"Recently, we have faced a problem that while passing the ecological control during the customs clearance in Odessa port, ecological inspectors require permission letters issued by the VYACHESLAV Ministry of Ecology and Natural Yandrykhinskiy Resources of Ukraine which confirm that products do not contain any ozone-destroying substances even for the goods imported in non-aerosol packaging. Such actions contradict the normative prescription that respective letters required only for goods imported in aerosol
packaging according to Annex 4 of the Resolution of the Cabinet of Ministers of Ukraine "On approval of lists of goods, exports and imports subject to licensing and quotas for 2011Âť â„– 1183 of 22 December 2010. It is also out of synch with the official response â„– 16089/10/10-09 of 12 October 2009, received by the European Business Association from the State Ecological Inspection, which confirmed that respective letters for the products in nonaerosol packaging are not required. This situation negatively affects operations of the official importers, resulting in delay of customs clearance, demurrages, delays in delivering of products for sale. Such actions of the Ecological authorities also hamper the timely payment of customs duties to the State Budget." Other EBA companies add that there is no clear detailed written permit procedure stipulating the documentation needed and its terms, just the Resolution of the CM with the updated list of ozone-depleting substances and products which might contain them and a nebulous licensing order of the Ministry of Environmental Protection are available. Another typical problem is that the both documents are issued only after the New Year and the companies can start getting new licenses or permits only in mid January, meaning that companies cannot import products requiring such permits for at least two months. With all these problems at hand, the applicants have no opportunity to consult the Ministry of Environmental Protection to clarify how the documents have to be prepared. Finally, the list of products which might contain ozone-depleting substances is huge but not specific. It exceeds that of the Montreal Protocol and the lists of EPA and EU, covering medicines, organic dyes, polymer paints, fillings, cements, etc. It looks like Ukraine is much more environmentally conscious than the USA and EU combined. Together with the lack of detailed permit procedure this list provides a good opportunity for arbitration and unreasonable decisions.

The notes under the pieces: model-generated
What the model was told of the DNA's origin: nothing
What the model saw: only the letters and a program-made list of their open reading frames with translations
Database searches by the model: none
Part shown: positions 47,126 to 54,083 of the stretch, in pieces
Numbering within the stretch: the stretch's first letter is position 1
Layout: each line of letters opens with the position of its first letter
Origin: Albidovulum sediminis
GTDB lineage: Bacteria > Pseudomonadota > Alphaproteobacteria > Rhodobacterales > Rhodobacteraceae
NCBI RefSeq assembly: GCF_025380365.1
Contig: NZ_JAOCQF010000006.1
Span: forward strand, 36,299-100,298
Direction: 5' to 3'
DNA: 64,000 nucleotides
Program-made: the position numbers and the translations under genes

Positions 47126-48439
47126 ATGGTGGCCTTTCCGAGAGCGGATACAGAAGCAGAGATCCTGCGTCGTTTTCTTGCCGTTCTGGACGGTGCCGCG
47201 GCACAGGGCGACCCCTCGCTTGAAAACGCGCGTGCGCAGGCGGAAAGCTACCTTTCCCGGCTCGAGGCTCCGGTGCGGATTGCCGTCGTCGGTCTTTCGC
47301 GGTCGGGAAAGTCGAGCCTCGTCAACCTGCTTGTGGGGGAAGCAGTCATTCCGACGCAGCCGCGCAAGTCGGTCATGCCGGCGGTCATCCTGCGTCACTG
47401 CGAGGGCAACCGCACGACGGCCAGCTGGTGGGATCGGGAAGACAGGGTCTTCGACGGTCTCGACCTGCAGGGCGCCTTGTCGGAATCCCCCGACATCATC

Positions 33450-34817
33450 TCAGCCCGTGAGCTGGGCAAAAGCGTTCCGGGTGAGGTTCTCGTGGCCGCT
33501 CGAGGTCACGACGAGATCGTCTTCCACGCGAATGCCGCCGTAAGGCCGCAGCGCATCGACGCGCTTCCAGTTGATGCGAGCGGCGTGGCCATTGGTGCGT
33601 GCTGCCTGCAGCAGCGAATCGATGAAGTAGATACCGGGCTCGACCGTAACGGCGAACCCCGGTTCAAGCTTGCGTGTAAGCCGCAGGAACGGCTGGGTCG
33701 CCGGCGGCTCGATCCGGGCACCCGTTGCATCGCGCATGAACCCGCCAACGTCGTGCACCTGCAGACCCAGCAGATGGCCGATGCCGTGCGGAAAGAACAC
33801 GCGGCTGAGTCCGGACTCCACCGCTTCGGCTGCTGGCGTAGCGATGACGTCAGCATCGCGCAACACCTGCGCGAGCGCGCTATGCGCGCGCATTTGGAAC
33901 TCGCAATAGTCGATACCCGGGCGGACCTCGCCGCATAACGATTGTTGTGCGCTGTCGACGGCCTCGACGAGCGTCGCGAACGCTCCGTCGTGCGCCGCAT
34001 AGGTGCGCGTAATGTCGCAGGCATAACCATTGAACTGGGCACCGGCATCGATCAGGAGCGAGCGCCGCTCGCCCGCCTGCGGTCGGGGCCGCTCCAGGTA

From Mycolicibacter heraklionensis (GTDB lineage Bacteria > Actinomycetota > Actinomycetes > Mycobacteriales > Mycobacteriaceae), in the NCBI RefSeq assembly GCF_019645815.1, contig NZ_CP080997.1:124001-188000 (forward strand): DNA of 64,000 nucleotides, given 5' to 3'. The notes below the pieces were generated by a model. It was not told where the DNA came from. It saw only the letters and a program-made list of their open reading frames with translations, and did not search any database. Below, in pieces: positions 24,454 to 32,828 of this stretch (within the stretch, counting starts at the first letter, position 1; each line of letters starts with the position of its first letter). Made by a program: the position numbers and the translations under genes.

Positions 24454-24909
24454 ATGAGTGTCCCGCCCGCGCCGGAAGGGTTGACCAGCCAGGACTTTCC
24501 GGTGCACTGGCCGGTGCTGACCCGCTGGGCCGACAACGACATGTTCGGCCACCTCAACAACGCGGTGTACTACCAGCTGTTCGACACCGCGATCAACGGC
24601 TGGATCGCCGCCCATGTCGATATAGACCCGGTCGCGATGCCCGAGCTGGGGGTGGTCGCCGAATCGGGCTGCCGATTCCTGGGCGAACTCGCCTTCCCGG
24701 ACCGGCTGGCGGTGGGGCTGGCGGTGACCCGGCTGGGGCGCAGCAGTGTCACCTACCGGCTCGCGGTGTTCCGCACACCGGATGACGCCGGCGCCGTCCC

7E LOOK FORWARD TO YOUR FEEDBACK AT
April 15, 2011
Grain grab There’s something rotten going on in Ukraine’s promising but troubled grain market. And just as with the murky dealings long plaguing the nation’s multibilliondollar natural gas business, the stench can be traced to opaque companies where private interests close to Ukraine’s highest echelons of power mix closely with the state. In the end, a select few appear to profit handsomely at the expense of national interests. Enter Khlib Investbud. Unknown to most Ukrainians until late last year, this part state-owned and part private company has received huge preferences by government – some say monopolistic deals – on the nation’s lucrative grain market. Khlib Investbud has risen from obscurity to become Ukraine's major grain player as domestic and international agribusinesses that have invested heavily into the nation count mounting losses triggered by government grain export restrictions. To the shock of many, little-known Khlib Investbud was given the lion’s share of grain export quotas. Through what is widely considered to have been a nontransparent process, this firm was chosen over agribusiness giants that have long been prominently active in Ukraine. With no sizable stockpiles of grain or abundant storage facilities, Khlib Investbud got much of the export quotas. It was also chosen as the state’s agent to amass a national grain reserve. Disturbingly, Ukraine introduced the export restrictions despite a reasonably large harvest of nearly 40 million tons from last season’s crop. Farmers were hit hardest, prevented from selling their grain at world market prices. Who is profiting on the losses of farmers and investors? Insiders, grain firms and diplomats say windfalls are being made by insiders close to President Viktor Yanukovych. Documents also show that a top Russian bank ultimately controlled by Russian Prime Minister Vladimir Putin is also closely involved. If true, then this picture raises a big question. Does Yanukovych care more about the pockets of close friends and Russian interests than about domestic farmers, big investors and national interests? If Yanukovych is serious about making Ukraine a civilized democracy, then a major policy shift is due. Otherwise, Ukraine risks becoming the “Breadbasket of Russian and Ukrainian Cronies” as opposed to reclaiming its reputation as the “Breadbasket of Europe.”